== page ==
lead-acid battery is rechargeable batteries consisting of lead plates with a sulfuric acid/water electrolyte solution.

Car batteries and deep cycle batteries use lead-acid technology.

Lead-acid batteries were invented in 1859 by Gaston Planté and first demonstrated to the French Academy of Sciences in 1860.

They remain the technology of choice for automotive SLI (Starting, Lighting, and Ignition) applications.

Because they are robust, tolerant to abuse, tried and tested and because of their low cost.

For higher power applications with intermittent loads.

However, Lead-acid batteries are generally too big and heavy and they suffer from a shorter cycle life.

Typical usable power down to only 50% Depth of Discharge (DOD).

Despite these shortcomings, Lead-acid batteries are still being specified for PowerNet applications (36 Volts 2 kWh capacity) because of the cost.

But this is probably the limit of their applicability and NiMH and Li-Ion batteries are making inroads into this market.

For higher voltages and cyclic loads, other technologies are being explores.

lead-acid battery Voltage

Battery voltage refers to the electric potential difference between the positive and negative terminal.

Specifically, Manufacturers typically specify the battery’s nominal voltage.

Although its actual discharge voltage can vary depending on the battery’s charge and current.

For example, a battery cell with a nominal voltage of 2 V actually discharges between 1.7 and 2.0 volts at a given time.

Most round consumer batteries carry a nominal voltage of 1.5 V, while a car battery is typically 12 volts.

Depending on the battery materials and application, the voltage can range from a fraction of a volt to several kilovolts.

lead-acid battery Advantages

  • Low cost.
  • Reliable. Over 140 years of development.
  • Robust. Tolerant of abuse.
  • Tolerant to overcharging.
  • Low internal impedance.
  • It can deliver very high currents.
  • Indefinite shelf life if stored without electrolyte.
  • It can be left on a trickle or float charge for prolong periods.
  • Wide range of sizes and capacities available.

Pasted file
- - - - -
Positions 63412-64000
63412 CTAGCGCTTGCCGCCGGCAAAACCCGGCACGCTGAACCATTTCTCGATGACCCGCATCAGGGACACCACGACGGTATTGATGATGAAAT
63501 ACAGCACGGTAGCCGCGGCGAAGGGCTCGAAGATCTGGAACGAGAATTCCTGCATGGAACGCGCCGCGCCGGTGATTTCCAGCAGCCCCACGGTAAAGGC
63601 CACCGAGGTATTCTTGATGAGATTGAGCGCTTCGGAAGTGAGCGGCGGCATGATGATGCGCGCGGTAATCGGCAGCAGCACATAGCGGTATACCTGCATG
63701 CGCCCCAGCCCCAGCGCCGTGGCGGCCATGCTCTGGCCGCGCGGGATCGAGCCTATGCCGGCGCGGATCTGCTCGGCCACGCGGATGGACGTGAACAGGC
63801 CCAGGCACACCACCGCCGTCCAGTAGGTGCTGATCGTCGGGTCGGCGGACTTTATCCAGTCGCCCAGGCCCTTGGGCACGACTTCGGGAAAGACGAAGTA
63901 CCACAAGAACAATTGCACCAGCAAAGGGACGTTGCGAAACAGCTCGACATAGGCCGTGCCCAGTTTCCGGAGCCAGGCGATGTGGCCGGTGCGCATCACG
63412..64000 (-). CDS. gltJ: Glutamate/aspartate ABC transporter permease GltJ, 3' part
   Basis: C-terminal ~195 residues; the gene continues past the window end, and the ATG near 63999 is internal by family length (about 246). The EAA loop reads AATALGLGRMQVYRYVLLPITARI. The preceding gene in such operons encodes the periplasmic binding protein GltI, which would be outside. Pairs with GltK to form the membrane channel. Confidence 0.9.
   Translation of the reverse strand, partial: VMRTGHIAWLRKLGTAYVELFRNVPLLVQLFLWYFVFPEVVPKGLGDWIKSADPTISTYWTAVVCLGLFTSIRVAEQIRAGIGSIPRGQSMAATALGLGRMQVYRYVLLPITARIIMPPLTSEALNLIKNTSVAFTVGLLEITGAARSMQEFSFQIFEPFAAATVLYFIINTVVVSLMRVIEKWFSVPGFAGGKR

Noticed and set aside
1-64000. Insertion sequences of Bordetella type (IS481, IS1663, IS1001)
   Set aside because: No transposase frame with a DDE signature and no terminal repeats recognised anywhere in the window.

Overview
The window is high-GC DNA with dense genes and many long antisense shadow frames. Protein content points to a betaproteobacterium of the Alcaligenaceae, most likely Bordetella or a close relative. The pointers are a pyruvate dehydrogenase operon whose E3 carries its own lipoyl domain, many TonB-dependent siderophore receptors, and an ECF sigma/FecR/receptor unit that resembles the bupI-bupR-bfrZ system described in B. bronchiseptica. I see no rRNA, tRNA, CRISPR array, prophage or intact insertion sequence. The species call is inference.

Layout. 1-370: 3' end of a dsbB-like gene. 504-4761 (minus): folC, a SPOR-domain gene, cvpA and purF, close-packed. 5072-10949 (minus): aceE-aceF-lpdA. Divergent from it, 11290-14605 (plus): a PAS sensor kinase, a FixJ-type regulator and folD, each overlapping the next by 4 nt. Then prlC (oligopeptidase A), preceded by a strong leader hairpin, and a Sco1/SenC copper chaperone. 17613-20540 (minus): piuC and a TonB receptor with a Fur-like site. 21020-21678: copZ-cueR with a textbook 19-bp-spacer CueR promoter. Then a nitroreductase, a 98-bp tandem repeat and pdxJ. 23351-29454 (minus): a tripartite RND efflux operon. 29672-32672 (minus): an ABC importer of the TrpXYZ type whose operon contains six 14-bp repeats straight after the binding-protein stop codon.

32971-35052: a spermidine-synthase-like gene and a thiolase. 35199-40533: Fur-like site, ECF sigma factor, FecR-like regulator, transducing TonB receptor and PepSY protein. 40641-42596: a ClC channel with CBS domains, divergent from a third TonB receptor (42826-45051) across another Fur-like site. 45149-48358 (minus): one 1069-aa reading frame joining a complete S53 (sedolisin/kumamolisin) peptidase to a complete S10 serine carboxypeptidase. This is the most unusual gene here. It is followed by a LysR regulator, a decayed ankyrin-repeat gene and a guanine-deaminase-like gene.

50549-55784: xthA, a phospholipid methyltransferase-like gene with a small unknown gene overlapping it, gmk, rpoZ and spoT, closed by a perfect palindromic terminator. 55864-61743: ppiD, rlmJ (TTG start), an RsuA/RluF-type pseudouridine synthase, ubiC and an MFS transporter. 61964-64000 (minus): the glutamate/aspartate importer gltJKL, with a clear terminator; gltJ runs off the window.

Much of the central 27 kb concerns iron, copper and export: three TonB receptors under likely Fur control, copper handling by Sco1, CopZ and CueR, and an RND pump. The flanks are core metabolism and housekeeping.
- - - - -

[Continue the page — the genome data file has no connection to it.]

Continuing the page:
• Many suppliers worldwide.
  • The world’s most recycled product.

Capacity

The amount of charge a battery can store is known as its capacity. Charge is typically measure in amp-hours or milliamp-hours (Ah or mAh).

Most manufacturers specify capacity as the constant current that a new battery can supply for 20 hours.

For example, a battery rated at 200 Ah can supply 10 A over a 20 hour period at room temperature.

If the current supply to the same battery is increase, the capacity will then decrease.

How do they work

When looking at how a lead-acid battery works, it is necessary to look at the basic components.

The battery has comparatively few components – essentially there are four main elements:

  • Positive plate:   This is covered with a paste of lead dioxide.
  • Negative plate:   This is made of sponge lead.
  • Separator:   This is an insulating material between the two plates, but it allows the electrolyte and the ions into it to enable conduction without the two plates touching.
  • Electrolyte:   This consists of water and sulphuric acid

These constituents are all contained within a plastic container which acts to keep the electrolyte in and the battery together.

The overall battery will normally consist of several cells placed in series to give the required voltage as each cell is capable of providing an EMF of 2.1 volts.

In order to enable the basic lead-acid cell to produce a voltage, it must first receive a charge.

The voltage applied to provide this must be greater than the 2.1 volts to enable current to flow into the cell.

If it were less than this, the charge would actually flow out of it.

Once charged, the cell or battery will be able to provide charge to external circuits.

Often operating over several hours dependent upon the drain on the cell or battery.

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